Sealing to OSHA 1910

Sealing to the Osha 1910.119 process safety management standard and the clean air act of 1990.

The Process Safety Management Standard was created to prevent the unwanted releases of hazardous chemicals. The standard identifies more than 130 specific toxic and reactive chemicals covered in specific quantities and processes that involve flammable liquids and gases in quantities of 10,000 pounds or more. Hydrocarbon fuels may be excluded if used solely as a fuel.

A process is covered if it involves the toxic or reactive highly hazardous chemicals at or above the specified threshold quantity of the standard. The threshold quantity is the amount of the chemical present at any given point in time, not aggregated over a period of time. If you look in the last pages of this paper you will find a list of these highly hazardous chemicals, toxins and reactives, along with their threshold quantities.

The clean air act was created in 1990 to address the escape to atmosphere of Volatile Organic Compounds (VOC). The proposed amendments for chemical plants apply to any component in contact with a substance that is at least ten percent applicable VOC, and is in gaseous or light liquid VOC service more than 300 hour annually.

To determine the amount of VOC in a gaseous leak, the VOC is measured at a distance no more than one centimeter (less than a half inch) from the source.


Phase 1 at the onset greater than 10000 ppm.
Phase 2 one year later . greater than 5000 ppm.
Phase 3 two and one half years later greater than 1000 ppm
Polymerizing polymer greater than 5000 ppm.
Food/ Medical greater than 2000 ppm.
All other pumps greater than 1000 ppm.

For components with moving parts (pumps) the first attempt to repair a leak must be made within two days after the leak is detected. The standard also require the monthly visual inspection of all single mechanical seals.

Pumps with dual mechanical seals can be exempted from the monthly inspection if the barrier fluid pressure between the seals is at a higher pressure than the pump stuffing box pressure at all times and the barrier fluid is not a light liquid VHAP (Volatile hazardous air pollutant), or is equipped with one of the following three features designed to prevent VOC emissions from the outboard seal:

  • A barrier degassing reservoir that transports the gas or vapor to a VOC control apparatus. That system prevents applicable VOC from accumulating where it can be emitted from the outboard seal.
  • A closed-loop system that purges the barrier fluid into a process stream and returns process fluid to the process without venting to the atmosphere.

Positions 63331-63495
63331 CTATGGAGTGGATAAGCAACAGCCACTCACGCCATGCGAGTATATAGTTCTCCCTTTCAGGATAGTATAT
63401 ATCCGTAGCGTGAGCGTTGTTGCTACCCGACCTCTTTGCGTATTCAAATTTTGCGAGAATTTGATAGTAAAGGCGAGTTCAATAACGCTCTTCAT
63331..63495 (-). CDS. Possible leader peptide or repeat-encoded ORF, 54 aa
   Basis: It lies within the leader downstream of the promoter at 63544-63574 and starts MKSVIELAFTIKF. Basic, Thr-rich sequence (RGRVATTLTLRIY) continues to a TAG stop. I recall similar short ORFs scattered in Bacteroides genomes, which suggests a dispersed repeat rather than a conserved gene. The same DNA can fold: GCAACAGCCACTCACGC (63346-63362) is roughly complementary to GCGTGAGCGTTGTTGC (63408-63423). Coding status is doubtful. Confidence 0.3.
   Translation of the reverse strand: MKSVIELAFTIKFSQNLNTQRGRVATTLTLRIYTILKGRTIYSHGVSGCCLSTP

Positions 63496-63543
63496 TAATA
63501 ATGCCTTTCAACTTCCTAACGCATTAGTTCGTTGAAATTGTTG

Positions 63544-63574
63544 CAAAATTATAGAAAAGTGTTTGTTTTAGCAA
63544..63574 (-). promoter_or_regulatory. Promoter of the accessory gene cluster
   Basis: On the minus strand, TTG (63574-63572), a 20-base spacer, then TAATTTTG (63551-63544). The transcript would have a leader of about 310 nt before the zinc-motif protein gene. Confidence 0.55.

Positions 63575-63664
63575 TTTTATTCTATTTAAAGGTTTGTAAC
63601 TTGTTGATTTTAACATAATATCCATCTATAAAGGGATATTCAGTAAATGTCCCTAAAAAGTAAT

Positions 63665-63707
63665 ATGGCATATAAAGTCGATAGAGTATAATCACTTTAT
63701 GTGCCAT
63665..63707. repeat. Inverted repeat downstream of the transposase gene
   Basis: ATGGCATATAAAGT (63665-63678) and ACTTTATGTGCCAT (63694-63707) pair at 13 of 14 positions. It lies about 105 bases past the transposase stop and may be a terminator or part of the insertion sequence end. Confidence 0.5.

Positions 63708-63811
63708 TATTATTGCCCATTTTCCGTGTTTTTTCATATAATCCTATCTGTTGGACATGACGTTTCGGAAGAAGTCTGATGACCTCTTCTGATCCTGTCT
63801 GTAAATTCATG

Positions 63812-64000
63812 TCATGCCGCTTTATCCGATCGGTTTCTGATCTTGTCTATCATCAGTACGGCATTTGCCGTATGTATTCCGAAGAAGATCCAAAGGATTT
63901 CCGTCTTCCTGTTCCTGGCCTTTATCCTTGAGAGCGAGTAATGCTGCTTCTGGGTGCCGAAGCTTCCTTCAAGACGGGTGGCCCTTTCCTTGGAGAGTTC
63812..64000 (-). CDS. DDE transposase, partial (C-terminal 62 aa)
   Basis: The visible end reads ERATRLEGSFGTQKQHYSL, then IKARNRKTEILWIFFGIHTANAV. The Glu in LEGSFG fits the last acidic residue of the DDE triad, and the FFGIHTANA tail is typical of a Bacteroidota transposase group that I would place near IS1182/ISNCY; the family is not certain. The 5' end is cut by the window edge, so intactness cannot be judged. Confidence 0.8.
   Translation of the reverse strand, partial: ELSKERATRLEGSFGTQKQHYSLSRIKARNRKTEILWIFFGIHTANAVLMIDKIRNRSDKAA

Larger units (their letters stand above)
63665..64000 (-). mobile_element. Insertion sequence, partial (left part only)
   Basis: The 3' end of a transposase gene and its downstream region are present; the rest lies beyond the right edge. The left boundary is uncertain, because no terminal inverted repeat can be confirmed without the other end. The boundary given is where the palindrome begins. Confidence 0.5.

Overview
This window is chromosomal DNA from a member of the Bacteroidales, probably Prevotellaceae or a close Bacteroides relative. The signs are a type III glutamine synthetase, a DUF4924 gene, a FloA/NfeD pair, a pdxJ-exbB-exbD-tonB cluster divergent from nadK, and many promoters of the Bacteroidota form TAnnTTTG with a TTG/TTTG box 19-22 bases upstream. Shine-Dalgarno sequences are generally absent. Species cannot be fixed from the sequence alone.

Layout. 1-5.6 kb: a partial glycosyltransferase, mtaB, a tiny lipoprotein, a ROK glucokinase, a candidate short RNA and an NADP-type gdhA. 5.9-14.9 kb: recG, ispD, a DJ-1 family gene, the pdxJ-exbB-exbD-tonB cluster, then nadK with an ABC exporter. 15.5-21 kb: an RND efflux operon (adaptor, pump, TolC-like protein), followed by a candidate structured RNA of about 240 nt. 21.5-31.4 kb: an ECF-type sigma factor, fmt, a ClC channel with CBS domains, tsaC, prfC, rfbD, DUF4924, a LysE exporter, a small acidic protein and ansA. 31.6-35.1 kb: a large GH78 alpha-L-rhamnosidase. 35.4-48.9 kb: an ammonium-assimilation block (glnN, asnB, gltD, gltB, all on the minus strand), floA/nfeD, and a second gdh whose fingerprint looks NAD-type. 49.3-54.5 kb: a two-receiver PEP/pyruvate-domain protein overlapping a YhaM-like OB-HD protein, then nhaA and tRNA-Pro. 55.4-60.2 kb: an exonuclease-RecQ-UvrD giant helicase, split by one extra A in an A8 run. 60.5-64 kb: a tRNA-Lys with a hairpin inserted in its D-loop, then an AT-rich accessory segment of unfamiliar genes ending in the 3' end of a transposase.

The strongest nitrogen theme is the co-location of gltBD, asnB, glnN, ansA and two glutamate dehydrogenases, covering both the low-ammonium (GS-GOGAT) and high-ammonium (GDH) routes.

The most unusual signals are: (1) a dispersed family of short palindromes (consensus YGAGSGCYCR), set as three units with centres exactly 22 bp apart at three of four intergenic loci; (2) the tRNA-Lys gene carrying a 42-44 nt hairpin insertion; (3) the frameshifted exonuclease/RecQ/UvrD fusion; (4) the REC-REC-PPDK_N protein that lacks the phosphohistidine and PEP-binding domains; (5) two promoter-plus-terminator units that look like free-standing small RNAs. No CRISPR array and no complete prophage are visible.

• A sensor that detects failure of the seal system, the barrier fluid system or both.

If a leak is detected between the seals the first attempt at repair must be no later than five days and the repair or replacement no later than 15 days.

Single seals are available that can satisfy current standards. They must be monitored monthly (EPA Method 21) and visually inspected weekly. If they are detected leaking:

  • The first attempt at repair must take place within five days.
  • Repair or replacement within fifteen days.
  • Phase three pumps, when the leak is greater than 2000 ppm.

The only sensible approach to the sealing of fluids and gases identified in these acts is the use of dual seals designed with a two way hydraulic balance and the barrier fluid pressurized at least one atmosphere above maximum stuffing box pressure. The tandem configuration would be a logical choice for both rotating and stationary versions of a dual seal.

In the following diagram I am showing a simple, unbalanced version of a dual tandem seal for demonstration purposes. The preferred configuration would be:

  • Hydraulically balanced seals with the inner seal balanced in two directions (two way balance.)
  • The stationary version of the tandem configuration is the most desirable.
  • A pressurized convection tank connected between the seals.
  • A remote indication of the pressure in the convection tank.
  • A pumping ring built into the seal. to increase the circulation between the seals.
  • A cartridge version of the seal, with some sort of “self aligning” feature to prevent excessive face movement of the stationary seals.

The preferred configuration should not only satisfy the regulations, but also will provide additional safety features:

  • The seal will not blow open if the barrier fluid pressure is lost. The two way balance will insure that the inner seal faces will stay closed when the pressure reverses.
  • The seal will be less sensitive to solids in the fluid. Centrifugal force will work for you throwing the heavier solids away from the lapped faces.
  • The higher barrier fluid pressure will help to lubricate the seal faces in some gas applications.
  • You can easily detect if either of the seals fails prematurely. The convection tank pressure will either drop to system or atmospheric pressure depending upon which seal wears out or fails first.
  • The higher barrier fluid pressure will prevent some fluids such as ethylene oxide from penetrating into and destroying the dynamic elastomer in the inboard seal.
  • The barrier fluid can prevent the formation of ice outboard the seal in some low specific gravity applications.